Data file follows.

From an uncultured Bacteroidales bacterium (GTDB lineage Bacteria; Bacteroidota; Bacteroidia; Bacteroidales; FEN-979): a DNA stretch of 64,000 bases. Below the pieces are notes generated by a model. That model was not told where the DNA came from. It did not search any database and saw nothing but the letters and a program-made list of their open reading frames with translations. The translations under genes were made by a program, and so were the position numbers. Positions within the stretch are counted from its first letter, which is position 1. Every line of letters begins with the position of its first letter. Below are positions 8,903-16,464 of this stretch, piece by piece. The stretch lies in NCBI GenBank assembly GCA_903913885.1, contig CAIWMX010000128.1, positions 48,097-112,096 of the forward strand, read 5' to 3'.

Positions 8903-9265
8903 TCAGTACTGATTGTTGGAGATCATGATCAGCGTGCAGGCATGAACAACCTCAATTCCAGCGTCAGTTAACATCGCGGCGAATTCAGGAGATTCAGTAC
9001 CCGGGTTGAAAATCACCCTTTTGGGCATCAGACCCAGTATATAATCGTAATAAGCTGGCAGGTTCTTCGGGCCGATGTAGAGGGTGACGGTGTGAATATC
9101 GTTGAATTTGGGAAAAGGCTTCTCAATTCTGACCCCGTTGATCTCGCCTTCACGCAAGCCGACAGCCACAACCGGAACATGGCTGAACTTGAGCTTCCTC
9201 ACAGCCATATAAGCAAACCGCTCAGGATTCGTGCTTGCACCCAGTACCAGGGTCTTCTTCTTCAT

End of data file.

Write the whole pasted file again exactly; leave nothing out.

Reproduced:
From an uncultured Bacteroidales bacterium (GTDB lineage Bacteria; Bacteroidota; Bacteroidia; Bacteroidales; FEN-979): a DNA stretch of 64,000 bases. Below the pieces are notes generated by a model. That model was not told where the DNA came from. It did not search any database and saw nothing but the letters and a program-made list of their open reading frames with translations. The translations under genes were made by a program, and so were the position numbers. Positions within the stretch are counted from its first letter, which is position 1. Every line of letters begins with the position of its first letter. Below are positions 8,903-16,464 of this stretch, piece by piece. The stretch lies in NCBI GenBank assembly GCA_903913885.1, contig CAIWMX010000128.1, positions 48,097-112,096 of the forward strand, read 5' to 3'.

Positions 8903-9265
8903 TCAGTACTGATTGTTGGAGATCATGATCAGCGTGCAGGCATGAACAACCTCAATTCCAGCGTCAGTTAACATCGCGGCGAATTCAGGAGATTCAGTAC
9001 CCGGGTTGAAAATCACCCTTTTGGGCATCAGACCCAGTATATAATCGTAATAAGCTGGCAGGTTCTTCGGGCCGATGTAGAGGGTGACGGTGTGAATATC
9101 GTTGAATTTGGGAAAAGGCTTCTCAATTCTGACCCCGTTGATCTCGCCTTCACGCAAGCCGACAGCCACAACCGGAACATGGCTGAACTTGAGCTTCCTC
9201 ACAGCCATATAAGCAAACCGCTCAGGATTCGTGCTTGCACCCAGTACCAGGGTCTTCTTCTTCAT